A Thought-Provoking Thought

“So I’m convinced your deepest problem is not the cigarettes you smoke or the alcohol you drink in secret. It’s not the slander you speak and the gossip you cherish. It’s not the pornography you pleasure yourself with when no one’s looking. It’s not the baby you aborted; it’s not that you betrayed your brother, cheated on your bride, lied about the whole thing, and retaliated with murder [King Herod]. It’s not even that you slaughtered the Lamb and killed the Messiah. Your deepest problem is that somewhere deep down inside, you believe Jesus the Messiah rose from the dead just to kick your ass, when, in fact, He rose from the dead so you would believe all is forgiven. It is finished! Justice is accomplished. And the Father is pleading, “Come home, come home, come home!”

-from “Emerging Sideways

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Thoughts on the Day of Silence

Today, in case you were unaware, is the “National Day of Silence” a day sponsored by groups within the lesbian, gay, bisexual, and transgender (LGBT) to promote tolerance and call attention to discrimination against those within the LBGT community. There was an article addressing the day in today’s edition of the Daily Kent Stater that got me thinking about the whole thing.

I’ve read of several Christian groups who are calling for parents to keep their kids home from school that day. One group has even started a counter-event encouraging students to speak against the “homosexual agenda” in what they call the Day of Truth, conveniently scheduled the following Monday after the Day of Silence.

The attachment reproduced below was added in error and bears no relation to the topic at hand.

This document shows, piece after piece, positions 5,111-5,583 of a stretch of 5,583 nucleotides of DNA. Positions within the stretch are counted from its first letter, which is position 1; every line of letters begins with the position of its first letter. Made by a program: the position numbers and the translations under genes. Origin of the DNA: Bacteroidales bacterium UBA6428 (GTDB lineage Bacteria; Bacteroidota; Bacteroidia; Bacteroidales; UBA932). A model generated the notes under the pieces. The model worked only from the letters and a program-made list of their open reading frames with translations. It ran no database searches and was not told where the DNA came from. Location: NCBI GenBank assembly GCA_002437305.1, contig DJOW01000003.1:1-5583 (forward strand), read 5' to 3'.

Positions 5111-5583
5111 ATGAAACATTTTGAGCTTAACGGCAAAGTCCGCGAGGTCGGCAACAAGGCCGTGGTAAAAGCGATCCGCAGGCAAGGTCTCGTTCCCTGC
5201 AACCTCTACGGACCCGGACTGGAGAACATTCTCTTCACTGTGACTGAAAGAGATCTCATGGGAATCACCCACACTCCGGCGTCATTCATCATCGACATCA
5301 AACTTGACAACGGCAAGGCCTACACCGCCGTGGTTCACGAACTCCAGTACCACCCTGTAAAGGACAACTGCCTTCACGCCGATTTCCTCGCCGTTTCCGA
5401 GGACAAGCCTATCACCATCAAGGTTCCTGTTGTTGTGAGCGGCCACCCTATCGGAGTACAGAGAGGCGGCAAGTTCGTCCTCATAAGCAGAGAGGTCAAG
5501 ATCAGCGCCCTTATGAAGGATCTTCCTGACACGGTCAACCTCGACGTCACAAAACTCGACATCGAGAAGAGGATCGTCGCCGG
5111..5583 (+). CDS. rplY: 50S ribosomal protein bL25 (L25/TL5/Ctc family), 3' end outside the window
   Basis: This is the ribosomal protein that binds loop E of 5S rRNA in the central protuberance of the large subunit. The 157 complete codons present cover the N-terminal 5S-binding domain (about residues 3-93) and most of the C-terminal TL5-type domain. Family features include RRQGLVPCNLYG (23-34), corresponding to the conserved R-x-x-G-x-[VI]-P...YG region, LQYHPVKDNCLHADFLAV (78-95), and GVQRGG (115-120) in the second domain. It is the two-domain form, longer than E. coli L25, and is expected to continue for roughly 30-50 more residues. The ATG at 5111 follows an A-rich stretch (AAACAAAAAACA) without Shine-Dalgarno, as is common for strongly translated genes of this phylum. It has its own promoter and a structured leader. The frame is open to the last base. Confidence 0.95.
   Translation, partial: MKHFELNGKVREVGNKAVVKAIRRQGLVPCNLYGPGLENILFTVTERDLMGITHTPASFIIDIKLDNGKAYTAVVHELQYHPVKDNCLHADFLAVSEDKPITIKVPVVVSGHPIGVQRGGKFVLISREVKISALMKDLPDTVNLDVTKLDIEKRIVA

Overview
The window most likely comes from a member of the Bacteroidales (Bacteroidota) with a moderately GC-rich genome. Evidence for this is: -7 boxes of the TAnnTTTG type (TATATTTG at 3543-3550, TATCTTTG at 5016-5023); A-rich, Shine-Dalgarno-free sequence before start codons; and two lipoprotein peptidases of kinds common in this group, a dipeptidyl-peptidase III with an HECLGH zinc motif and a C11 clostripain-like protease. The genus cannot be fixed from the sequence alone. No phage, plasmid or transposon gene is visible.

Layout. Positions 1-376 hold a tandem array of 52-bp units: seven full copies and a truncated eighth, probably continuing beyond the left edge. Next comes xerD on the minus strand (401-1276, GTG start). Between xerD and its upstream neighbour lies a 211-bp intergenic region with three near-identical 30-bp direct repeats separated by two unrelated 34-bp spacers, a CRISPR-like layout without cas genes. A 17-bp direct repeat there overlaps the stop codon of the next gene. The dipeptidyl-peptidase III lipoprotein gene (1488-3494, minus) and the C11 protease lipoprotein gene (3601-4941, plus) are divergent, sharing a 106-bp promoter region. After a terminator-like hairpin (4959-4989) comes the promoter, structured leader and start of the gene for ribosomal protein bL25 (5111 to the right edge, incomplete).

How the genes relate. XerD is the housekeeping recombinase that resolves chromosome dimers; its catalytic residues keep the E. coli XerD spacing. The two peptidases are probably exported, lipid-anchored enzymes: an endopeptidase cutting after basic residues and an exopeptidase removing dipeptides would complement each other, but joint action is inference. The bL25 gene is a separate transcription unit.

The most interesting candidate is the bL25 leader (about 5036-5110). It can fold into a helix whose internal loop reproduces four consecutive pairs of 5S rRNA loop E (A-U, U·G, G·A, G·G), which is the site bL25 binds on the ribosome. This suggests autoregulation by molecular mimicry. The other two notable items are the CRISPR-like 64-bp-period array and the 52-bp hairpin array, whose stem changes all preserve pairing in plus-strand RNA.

I will personally be participating in neither of these two events, although I have friends who have and are currently participating in the Day of Silence. And I admire them for their willingness to put themselves out there publically to face criticism and ridicule on behalf of a cause they feel so strongly about. Many of them are not even members of the LGBT community; they have friends who are or are tired of discrimination against humans. I would be surprised to see a similar endeavor taken upon by most members of the Christian community on behalf of Christ or his cause. Too often I see people standing up for causes in such a bold way as to put Christians to shame. After all, if we truly believe we have the truth, if we really actually comprehend the magnitude of what it is we possess, we should be doing far more than what we are doing now.

Ask twenty different Christians what the proper response to the Day of Silence and homosexuality should be, and you’ll probably get twenty different answers. Ask James Dobson, and he’ll probably tell you we need to petition our government for a strict and conservative definition of marriage in its sacred sense. Ask Jim Wallis or some other progressive, and you’ll get a completely different answer. So what is the “”Christian”” thing to do (again, the use of the adjective form of the word is unfortunate, albeit necessary in this case).

I am tired of hearing about this whole issue in terms of a “culture war.” As if we are pitted in some life and death battle against the homosexuals and the liberals and the feminists who are standing behind the doors of our public schools just waiting to devour our innocent children with their humanistic philosophies. As if Christians have controlled the American way of life for the past two centuries and now we are losing ground as the “forces of evil” are on the march. As if America and the “American way of life” is wrapped up in a Christian belief system. Christianity survives with or without America. Unfortunately it seems many Christians have forgotten that.

The whole metaphor of a “culture war” tends toward a conflict viewpoint on the way we interact with society. We have adopted an “us vs. them” outlook on society, as if anyone outside of the fold is automatically an enemy. And I think this plays out in how we approach an issue such as homosexuality in America.